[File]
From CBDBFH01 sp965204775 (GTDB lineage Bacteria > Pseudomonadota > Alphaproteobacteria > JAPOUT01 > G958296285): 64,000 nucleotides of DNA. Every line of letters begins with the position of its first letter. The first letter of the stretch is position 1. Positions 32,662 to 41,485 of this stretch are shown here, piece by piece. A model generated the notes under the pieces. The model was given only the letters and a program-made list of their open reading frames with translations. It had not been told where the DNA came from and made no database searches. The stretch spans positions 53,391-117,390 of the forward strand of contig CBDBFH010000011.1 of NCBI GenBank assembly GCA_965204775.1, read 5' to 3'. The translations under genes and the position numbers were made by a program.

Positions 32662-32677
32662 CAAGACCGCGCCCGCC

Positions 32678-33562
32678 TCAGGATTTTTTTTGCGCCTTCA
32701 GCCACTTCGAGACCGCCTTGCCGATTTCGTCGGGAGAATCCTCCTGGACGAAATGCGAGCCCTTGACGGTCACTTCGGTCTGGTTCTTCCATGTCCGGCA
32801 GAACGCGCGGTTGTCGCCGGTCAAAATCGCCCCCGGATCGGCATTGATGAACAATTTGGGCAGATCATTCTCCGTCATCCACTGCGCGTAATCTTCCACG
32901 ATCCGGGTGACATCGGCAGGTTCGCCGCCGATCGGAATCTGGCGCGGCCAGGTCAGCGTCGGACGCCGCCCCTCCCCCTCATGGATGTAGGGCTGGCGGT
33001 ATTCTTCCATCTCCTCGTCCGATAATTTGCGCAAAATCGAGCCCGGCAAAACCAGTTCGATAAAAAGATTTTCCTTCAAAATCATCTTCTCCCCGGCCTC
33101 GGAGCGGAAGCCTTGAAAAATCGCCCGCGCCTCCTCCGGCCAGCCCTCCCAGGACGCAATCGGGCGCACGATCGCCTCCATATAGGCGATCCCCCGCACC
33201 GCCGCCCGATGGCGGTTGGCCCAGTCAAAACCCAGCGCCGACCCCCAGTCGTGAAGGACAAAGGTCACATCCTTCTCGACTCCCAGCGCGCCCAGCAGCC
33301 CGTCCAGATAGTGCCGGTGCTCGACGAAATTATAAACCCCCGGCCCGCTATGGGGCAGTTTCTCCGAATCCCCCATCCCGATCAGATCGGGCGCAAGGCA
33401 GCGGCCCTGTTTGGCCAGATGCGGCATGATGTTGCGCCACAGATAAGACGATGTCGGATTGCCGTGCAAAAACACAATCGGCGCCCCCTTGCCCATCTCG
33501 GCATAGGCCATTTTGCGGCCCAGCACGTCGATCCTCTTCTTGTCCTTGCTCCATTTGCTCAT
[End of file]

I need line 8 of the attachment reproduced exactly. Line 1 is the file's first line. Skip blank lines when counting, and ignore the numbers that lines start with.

32901 ATCCGGGTGACATCGGCAGGTTCGCCGCCGATCGGAATCTGGCGCGGCCAGGTCAGCGTCGGACGCCGCCCCTCCCCCTCATGGATGTAGGGCTGGCGGT